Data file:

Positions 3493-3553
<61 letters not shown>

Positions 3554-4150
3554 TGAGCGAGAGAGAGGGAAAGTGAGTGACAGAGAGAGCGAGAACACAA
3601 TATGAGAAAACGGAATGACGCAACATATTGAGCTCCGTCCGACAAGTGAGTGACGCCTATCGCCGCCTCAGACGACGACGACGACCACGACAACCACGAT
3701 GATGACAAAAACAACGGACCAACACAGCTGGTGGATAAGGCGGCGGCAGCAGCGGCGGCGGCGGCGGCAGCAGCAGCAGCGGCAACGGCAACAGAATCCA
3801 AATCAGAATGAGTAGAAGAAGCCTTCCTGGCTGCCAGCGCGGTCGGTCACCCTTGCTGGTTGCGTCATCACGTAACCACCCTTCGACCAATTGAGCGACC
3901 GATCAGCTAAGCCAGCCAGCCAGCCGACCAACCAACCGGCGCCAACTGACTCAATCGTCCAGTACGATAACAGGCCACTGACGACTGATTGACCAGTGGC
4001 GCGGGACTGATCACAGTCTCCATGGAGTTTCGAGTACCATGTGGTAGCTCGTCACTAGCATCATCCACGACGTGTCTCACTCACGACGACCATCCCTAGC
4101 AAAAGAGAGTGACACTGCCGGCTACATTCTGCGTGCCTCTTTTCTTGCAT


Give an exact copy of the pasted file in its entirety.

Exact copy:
Positions 3493-3553
<61 letters not shown>

Positions 3554-4150
3554 TGAGCGAGAGAGAGGGAAAGTGAGTGACAGAGAGAGCGAGAACACAA
3601 TATGAGAAAACGGAATGACGCAACATATTGAGCTCCGTCCGACAAGTGAGTGACGCCTATCGCCGCCTCAGACGACGACGACGACCACGACAACCACGAT
3701 GATGACAAAAACAACGGACCAACACAGCTGGTGGATAAGGCGGCGGCAGCAGCGGCGGCGGCGGCGGCAGCAGCAGCAGCGGCAACGGCAACAGAATCCA
3801 AATCAGAATGAGTAGAAGAAGCCTTCCTGGCTGCCAGCGCGGTCGGTCACCCTTGCTGGTTGCGTCATCACGTAACCACCCTTCGACCAATTGAGCGACC
3901 GATCAGCTAAGCCAGCCAGCCAGCCGACCAACCAACCGGCGCCAACTGACTCAATCGTCCAGTACGATAACAGGCCACTGACGACTGATTGACCAGTGGC
4001 GCGGGACTGATCACAGTCTCCATGGAGTTTCGAGTACCATGTGGTAGCTCGTCACTAGCATCATCCACGACGTGTCTCACTCACGACGACCATCCCTAGC
4101 AAAAGAGAGTGACACTGCCGGCTACATTCTGCGTGCCTCTTTTCTTGCAT